Quentin Tarantino loves Enzo G. Castellari’s 1978 warsploitation artifact The Inglorious Bastards (originally titled Quel maledetto treno blindato and released in the U.S. under numerous alternate titles) so much that he’s announced a remake as his next picture. Being Tarantino, he’s sure to overhaul the project from top to bottom, but it’s easy to see his attraction to this Dirty Dozen reworking/knock-off. A bunch of American soldiers in 1944 France, up for court martial and on their way to military prison, escape during a German attack on their convoy.
[update August 2009 – I review Tarantino’s film, which he purposely misspells as Inglourious Basterds, here.]
They’re a colorful group: a decorated flier (Bo Svenson) with a tendency to go AWOL to visit his girlfriend in London, a black private (Fred Williamson) charged with murder (he killed his redneck superior officer, or so he says to another racist in an American uniform), a deserter coward (Michael Pergolani), a scavenger (Jackie Basehart) with hippie looks and a slightly Italian accent, and the joker misanthrope (Peter Hooten) who screws with everyone. It would be inappropriate to reveal Castellari’s most inspired twist, but suffice it to say that a combination of shame and responsibility and the last vestiges of honor and obligation land them in a suicide mission behind enemy lines. It’s a platoon thriller laced with the anti-hero cynicism of spaghetti westerns and the lurid violence of the post-Wild Bunch era and guided by the box-office instincts of exploitation filmmaking. In what other World War II caper film can you see the lost platoon stumble upon skinning dipping German babes, and then discover that these sex kittens come armed with machine guns?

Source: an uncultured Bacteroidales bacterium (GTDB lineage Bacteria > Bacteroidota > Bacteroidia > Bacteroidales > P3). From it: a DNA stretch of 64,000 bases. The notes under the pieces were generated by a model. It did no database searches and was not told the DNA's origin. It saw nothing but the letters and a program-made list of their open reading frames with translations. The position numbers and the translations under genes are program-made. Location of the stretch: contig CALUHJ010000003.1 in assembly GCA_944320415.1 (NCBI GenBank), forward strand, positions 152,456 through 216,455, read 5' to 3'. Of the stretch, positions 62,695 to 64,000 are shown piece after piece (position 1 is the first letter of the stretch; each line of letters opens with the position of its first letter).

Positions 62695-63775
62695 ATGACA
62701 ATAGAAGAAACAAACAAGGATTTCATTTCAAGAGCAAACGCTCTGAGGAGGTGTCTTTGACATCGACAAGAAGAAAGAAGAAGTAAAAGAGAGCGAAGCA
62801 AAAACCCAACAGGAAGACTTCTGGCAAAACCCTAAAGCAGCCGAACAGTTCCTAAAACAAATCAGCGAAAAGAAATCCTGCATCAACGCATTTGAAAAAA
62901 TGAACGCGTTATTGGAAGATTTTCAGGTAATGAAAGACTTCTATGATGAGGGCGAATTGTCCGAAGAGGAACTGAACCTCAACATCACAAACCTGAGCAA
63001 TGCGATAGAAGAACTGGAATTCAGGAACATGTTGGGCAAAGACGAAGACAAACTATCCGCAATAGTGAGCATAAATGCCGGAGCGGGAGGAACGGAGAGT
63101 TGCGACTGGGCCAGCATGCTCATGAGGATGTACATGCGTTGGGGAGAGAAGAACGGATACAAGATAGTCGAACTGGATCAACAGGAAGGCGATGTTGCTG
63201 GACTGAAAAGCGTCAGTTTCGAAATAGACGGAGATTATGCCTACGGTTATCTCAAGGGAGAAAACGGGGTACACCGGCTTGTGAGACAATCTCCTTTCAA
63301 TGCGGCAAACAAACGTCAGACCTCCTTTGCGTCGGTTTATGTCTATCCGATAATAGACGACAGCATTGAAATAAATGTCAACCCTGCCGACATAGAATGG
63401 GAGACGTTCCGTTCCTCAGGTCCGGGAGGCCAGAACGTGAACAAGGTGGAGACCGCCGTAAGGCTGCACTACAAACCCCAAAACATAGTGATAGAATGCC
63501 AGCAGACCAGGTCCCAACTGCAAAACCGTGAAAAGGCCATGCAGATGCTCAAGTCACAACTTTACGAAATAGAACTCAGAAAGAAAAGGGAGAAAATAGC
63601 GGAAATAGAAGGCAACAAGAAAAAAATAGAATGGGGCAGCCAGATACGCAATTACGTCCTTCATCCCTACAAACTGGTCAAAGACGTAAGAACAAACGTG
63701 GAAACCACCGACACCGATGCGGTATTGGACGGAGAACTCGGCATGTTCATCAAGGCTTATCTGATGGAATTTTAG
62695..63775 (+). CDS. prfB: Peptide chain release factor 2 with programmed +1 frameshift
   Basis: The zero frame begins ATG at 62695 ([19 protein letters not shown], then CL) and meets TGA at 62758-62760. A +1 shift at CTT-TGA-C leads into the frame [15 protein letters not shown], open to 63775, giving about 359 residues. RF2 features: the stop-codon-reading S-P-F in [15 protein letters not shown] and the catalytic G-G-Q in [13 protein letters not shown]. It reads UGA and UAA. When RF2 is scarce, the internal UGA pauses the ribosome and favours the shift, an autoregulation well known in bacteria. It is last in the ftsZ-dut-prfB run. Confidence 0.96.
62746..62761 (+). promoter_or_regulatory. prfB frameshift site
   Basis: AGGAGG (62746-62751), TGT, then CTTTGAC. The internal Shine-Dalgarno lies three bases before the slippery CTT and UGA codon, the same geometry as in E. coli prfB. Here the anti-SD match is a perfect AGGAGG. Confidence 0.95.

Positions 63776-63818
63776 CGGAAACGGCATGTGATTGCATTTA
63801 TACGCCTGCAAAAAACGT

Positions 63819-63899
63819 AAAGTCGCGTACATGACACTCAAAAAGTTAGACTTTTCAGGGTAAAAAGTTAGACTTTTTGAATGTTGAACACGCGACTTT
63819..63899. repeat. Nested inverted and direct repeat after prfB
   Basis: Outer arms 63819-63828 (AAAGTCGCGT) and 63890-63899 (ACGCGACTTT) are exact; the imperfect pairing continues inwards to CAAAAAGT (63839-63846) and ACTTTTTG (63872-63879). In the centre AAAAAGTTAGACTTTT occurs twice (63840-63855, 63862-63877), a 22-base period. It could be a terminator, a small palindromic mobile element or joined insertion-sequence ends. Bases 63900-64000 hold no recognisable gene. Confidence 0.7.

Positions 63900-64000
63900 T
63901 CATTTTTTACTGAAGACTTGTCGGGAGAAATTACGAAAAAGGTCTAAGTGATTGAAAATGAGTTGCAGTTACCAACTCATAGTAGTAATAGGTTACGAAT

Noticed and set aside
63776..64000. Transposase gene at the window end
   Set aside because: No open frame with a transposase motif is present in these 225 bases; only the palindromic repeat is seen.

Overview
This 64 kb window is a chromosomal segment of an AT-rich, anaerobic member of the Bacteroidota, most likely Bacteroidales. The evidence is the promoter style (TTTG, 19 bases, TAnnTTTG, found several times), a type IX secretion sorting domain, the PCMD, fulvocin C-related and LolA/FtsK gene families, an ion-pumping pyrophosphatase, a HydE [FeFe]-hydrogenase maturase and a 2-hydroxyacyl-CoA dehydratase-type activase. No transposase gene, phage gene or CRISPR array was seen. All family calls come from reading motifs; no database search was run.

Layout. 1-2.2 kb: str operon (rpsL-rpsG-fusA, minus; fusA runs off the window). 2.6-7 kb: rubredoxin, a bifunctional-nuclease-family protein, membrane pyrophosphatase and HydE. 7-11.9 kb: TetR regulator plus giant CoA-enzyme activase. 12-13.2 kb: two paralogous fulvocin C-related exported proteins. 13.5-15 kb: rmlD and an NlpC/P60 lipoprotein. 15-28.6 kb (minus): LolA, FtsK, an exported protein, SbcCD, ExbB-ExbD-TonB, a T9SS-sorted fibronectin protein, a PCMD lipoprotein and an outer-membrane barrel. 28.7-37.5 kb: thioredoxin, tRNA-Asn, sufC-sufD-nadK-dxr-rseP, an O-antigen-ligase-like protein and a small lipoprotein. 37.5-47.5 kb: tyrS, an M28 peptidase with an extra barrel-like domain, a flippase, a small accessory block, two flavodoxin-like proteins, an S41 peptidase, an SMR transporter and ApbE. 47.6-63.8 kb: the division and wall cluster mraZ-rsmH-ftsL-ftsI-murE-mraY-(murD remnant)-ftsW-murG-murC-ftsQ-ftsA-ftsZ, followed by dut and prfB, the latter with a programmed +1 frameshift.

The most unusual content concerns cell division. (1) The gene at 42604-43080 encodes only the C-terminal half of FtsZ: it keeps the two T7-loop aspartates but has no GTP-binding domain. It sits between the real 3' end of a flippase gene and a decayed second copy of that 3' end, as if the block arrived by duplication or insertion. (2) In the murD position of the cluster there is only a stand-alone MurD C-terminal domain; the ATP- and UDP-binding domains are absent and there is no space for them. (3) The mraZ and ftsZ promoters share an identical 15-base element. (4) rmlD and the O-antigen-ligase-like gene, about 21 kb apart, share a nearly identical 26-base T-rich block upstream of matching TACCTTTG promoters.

Severin’s DVD release features an interview with Enzo G. Castellari conducted by Quentin Tarantino, or more accurately a conversation between fellow directors, one of whom happens to be the biggest fanboy behind a camera. Tarantino manages to dominate the video interview and is, frankly, the more interesting of the two, but he does get Castellari to talk about his work in some detail. Severin also offers a three-disc special edition featuring a terrific feature length retrospective documentary. Train Kept a Rollin’ gathers stars Bo Svenson and Fred Williamson, producer Roberto Sbarigia, screenwriter Laura Toscano and director Enzo G. Castellari (among others) to chart the making of the film, but it’s what isn’t spoken that’s most interesting, notably the tensions between Williamson and Svenson (and, as far as that goes, Castellari and Svenson). Williamson shows just what a cagey businessman he was and still is as he talks about the film as an opportunity to extend his reach into the European market. “In American I was a black actor,” he observes. “In Europe, I was an action star.” Also includes a featurette with Castellari revisiting the location and a CD soundtrack of what survives of the original score.
I review the film in my MSN DVD column here.
Continue reading “DVD of the Week – ‘The Inglorious Bastards’ – July 29, 2008”